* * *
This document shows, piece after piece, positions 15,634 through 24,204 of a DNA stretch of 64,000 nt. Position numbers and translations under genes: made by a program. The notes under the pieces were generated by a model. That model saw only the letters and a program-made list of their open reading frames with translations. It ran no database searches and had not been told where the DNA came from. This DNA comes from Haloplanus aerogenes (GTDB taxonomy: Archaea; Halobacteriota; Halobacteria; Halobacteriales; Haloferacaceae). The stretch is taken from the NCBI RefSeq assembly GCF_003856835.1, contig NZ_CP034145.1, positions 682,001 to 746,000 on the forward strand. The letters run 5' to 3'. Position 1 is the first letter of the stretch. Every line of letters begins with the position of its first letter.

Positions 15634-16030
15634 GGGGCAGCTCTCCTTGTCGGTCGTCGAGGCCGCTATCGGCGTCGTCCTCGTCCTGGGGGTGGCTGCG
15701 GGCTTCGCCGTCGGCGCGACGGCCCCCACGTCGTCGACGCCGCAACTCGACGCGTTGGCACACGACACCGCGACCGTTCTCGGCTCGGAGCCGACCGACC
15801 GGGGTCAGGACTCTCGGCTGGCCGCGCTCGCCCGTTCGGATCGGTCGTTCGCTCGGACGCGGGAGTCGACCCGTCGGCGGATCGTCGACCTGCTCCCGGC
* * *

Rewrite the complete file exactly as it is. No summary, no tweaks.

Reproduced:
This document shows, piece after piece, positions 15,634 through 24,204 of a DNA stretch of 64,000 nt. Position numbers and translations under genes: made by a program. The notes under the pieces were generated by a model. That model saw only the letters and a program-made list of their open reading frames with translations. It ran no database searches and had not been told where the DNA came from. This DNA comes from Haloplanus aerogenes (GTDB taxonomy: Archaea; Halobacteriota; Halobacteria; Halobacteriales; Haloferacaceae). The stretch is taken from the NCBI RefSeq assembly GCF_003856835.1, contig NZ_CP034145.1, positions 682,001 to 746,000 on the forward strand. The letters run 5' to 3'. Position 1 is the first letter of the stretch. Every line of letters begins with the position of its first letter.

Positions 15634-16030
15634 GGGGCAGCTCTCCTTGTCGGTCGTCGAGGCCGCTATCGGCGTCGTCCTCGTCCTGGGGGTGGCTGCG
15701 GGCTTCGCCGTCGGCGCGACGGCCCCCACGTCGTCGACGCCGCAACTCGACGCGTTGGCACACGACACCGCGACCGTTCTCGGCTCGGAGCCGACCGACC
15801 GGGGTCAGGACTCTCGGCTGGCCGCGCTCGCCCGTTCGGATCGGTCGTTCGCTCGGACGCGGGAGTCGACCCGTCGGCGGATCGTCGACCTGCTCCCGGC